Workforce Program To Aid In Inmate Rehabilitation

The Offender Workforce Development Partnership Training Program is being offered to individuals who work with an inmate population. Applicants are being accepted until January 4. The program instructs participants how to help inmates become employable once they leave confinement. P-J photo by Jordan W. Patterson

With the hopes of reducing inmate recidivism, Chautauqua County is focusing on helping inmates get a job after incarceration. A program promoting inmate reentry into the community is being offered for individuals who deal with offenders in their occupation.

The Offender Workforce Development Partnership Training Program beginning in January and ending in May focuses on training individuals who work with inmates reentering the community with an emphasis on getting those inmates employable.

The program, described as a train-the-trainer effort, is being hosted at the State University of New York at Fredonia.

The three-week process will take place from Jan. 14-18, March 18-22 and again from May 13-16. Applicants are still being considered until Jan. 4. The program was discussed at a recent Community Justice Council meeting comprised of various agencies throughout the county seeking to address issues related to criminal justice.

Eligible applicants must work with an offender population in areas that might include employment, housing, education, vocational training, rehabilitation and transitional programs.

Patrick Johnson, lecturer at SUNY Fredonia and co-chair of CJC, said the program was previously offered through the Chautauqua County Sheriff’s Office when Johnson was a warden at the county jail, but the college has been hosting the program since 2016. The program was offered in 2011, 2012, 2013 and 2016. Additionally, during 2016 and 2017, the program was provided to the Federal Correctional Institution in McKean, P.A. where inmates were given training as well.

Johnson said when he was warden he realized there was a need for the training and was approached by BOCES about the National Institute of Corrections in Colorado.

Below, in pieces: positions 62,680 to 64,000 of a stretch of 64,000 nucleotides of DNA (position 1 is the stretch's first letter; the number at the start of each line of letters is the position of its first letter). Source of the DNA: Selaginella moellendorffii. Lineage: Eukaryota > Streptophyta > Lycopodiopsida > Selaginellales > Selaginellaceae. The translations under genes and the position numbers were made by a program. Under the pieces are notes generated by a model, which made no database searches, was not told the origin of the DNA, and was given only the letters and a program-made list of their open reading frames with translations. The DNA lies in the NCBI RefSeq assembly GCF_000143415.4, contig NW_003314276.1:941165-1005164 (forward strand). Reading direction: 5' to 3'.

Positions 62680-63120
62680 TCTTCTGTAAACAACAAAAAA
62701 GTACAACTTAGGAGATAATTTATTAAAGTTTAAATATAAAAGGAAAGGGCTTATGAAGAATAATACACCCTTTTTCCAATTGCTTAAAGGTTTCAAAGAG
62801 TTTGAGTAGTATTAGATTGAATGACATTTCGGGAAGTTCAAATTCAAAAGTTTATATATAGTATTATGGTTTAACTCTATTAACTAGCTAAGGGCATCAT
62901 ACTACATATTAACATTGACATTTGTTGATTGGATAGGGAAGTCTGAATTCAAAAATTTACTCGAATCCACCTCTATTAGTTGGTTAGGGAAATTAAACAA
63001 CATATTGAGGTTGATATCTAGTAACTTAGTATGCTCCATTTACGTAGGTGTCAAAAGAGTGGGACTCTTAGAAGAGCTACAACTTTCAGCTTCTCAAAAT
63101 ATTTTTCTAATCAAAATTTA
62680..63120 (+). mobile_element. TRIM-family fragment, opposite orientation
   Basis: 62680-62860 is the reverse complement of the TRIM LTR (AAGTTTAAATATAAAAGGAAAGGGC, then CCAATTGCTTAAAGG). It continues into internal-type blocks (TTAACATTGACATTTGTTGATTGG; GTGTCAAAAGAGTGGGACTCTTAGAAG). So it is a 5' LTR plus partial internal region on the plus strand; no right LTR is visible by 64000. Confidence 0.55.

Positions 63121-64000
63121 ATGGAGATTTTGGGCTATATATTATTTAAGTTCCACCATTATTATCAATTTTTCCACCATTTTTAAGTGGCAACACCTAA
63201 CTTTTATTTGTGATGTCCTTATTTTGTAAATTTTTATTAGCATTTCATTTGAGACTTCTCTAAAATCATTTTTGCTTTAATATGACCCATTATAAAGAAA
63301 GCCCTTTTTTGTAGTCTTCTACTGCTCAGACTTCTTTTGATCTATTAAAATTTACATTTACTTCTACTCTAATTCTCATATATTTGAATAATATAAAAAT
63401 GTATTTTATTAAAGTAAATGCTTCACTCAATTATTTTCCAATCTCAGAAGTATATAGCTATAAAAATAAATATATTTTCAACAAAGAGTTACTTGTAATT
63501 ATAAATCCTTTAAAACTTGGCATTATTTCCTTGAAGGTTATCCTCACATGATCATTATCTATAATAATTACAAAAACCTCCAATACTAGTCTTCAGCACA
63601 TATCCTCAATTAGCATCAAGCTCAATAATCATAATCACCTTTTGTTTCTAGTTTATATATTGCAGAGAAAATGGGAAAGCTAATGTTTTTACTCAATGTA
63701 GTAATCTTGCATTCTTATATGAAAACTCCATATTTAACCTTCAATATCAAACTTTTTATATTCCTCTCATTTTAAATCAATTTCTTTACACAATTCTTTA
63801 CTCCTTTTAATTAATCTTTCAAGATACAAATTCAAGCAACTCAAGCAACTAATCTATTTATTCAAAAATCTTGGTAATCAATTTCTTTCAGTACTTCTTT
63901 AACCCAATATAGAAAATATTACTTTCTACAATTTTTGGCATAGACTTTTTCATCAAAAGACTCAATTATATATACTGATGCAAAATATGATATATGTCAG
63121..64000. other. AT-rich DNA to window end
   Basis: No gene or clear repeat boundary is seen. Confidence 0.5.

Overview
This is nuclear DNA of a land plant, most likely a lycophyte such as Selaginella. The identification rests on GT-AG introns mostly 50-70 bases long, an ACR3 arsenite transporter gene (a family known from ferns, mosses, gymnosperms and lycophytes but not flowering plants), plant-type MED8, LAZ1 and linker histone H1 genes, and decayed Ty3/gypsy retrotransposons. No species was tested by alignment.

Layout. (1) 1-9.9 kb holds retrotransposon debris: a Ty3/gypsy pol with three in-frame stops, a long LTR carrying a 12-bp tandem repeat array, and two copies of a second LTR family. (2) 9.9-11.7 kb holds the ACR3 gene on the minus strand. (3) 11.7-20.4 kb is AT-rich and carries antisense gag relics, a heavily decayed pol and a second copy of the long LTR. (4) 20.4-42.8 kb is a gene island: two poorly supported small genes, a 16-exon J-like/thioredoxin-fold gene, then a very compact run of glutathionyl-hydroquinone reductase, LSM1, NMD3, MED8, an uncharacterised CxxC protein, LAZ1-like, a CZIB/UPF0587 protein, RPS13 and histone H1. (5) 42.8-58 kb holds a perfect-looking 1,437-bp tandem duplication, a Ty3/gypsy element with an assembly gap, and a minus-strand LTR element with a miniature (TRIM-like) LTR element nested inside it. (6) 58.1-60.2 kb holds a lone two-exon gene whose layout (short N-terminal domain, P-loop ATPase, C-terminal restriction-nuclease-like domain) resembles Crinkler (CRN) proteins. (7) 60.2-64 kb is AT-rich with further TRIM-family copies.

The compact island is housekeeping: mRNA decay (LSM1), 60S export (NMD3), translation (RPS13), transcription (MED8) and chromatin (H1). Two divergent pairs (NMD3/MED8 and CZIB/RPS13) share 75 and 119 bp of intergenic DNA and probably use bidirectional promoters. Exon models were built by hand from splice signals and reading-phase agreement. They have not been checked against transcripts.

“You’d give (inmates being released) cards to call for (reentry) help,” Johnson said as to why he looked into the training program. “We’d find those cards in the parking lot.”

Johnson attended an event by the NIC in 2009 where he learned about the Offender Workforce Development Partnership Training Program. After an initial application was denied by the NIC for the training, a group of individuals from the county were accepted in 2009. The training they received allows individuals like Johnson to then instruct employees in the county through the training program.

Johnson said the training is being brought back to not only promote offender workforce training, but also to promote the county for the purpose of acquiring state grants.

A grant that is typically offered by the state every two years is being eyed by Johnson, SUNY Fredonia and the county with hopes of funding an inmate reentry taskforce. The taskforce would be dedicated to assisting former state prison inmates reenter the community in Chautauqua County. However, the grant would not provide funding for county-level inmates’ reentry and only focuses on state-level prison inmates’ reentry into the county.

Johnson noted that all parties involved are interested in applying for any grant that would provide assistance to county-level inmates in the future if that becomes available, too.

The goal is to have a designated taskforce addressing inmate reentry, at any level, into the county, Johnson said. In order to be eligible for the grant, the county would have to show related efforts like that of offering an offender reentry training program.

“Getting everything into place, either way, would be beneficial to the county,” Johnson said.

The training program, beginning in January, can be utilized by individuals dealing with inmates at the any level of incarceration. Johnson hopes to approve around 24 applicants for the training course. Currently, the plan is to house the program, at least for week one, at the SUNY Fredonia Technology Incubator in Dunkirk.

The training focuses on career development theories in week one which encompasses many other theories from theorists John Holland, Donald Super, Nancy Schlossberg and John Krumboltz. Each theory developed by the aforementioned theorists is taught to the participants in the training program with hopes of better understanding how to get former inmates a job. Those theories include, but are not limited to, aspects like identifying barriers to employment, using facilitation skills, transition intervention, job seeking and job retention skills.

Johnson said important factors for inmates getting a job outside of jail or prison is breaking down barriers to employment while they’re incarcerated and finding a career they’re actually suited for.

“We tell (inmates) to go get jobs, but if they don’t understand what type of career they want they’re not going to be successful,” Johnson said.

When Johnson was a warden at the county jail, he said he wanted more programs that would help inmates stay out of jail once they left. Now, Johnson is continuing that effort by promoting two programs attempting to do just that.

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